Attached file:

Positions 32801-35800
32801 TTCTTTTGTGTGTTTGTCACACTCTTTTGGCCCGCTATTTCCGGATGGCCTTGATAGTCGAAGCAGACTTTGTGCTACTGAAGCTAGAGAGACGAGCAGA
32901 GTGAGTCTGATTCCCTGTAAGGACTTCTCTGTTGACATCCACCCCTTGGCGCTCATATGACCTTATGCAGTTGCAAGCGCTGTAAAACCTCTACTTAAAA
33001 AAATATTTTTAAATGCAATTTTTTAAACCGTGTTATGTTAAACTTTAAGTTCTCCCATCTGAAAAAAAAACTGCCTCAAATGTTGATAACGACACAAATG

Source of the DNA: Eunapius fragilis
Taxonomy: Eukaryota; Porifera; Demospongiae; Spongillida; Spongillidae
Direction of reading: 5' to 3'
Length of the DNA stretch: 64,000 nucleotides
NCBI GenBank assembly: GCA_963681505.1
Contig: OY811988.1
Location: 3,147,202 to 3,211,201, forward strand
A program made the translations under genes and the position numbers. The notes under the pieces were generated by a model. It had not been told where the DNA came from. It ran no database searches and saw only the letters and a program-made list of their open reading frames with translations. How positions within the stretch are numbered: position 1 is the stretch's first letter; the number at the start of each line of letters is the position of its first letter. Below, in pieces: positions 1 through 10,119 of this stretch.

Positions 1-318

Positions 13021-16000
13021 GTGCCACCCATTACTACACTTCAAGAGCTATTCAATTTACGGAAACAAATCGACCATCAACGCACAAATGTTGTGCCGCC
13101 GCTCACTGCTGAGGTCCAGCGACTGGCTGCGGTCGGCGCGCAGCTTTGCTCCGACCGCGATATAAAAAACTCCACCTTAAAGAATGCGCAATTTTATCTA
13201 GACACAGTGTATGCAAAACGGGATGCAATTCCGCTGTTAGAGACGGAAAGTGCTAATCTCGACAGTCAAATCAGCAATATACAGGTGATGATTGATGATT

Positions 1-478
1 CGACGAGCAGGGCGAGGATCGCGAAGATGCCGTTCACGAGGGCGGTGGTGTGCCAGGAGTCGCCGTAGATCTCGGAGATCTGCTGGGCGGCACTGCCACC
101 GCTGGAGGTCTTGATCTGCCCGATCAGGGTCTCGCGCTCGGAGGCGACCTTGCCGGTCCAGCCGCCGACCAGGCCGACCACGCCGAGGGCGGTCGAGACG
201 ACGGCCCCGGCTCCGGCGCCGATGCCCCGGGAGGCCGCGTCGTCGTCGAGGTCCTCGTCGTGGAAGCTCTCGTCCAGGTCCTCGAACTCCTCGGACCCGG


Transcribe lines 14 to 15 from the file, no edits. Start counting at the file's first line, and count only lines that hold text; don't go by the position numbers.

Positions 13021-16000
13021 GTGCCACCCATTACTACACTTCAAGAGCTATTCAATTTACGGAAACAAATCGACCATCAACGCACAAATGTTGTGCCGCC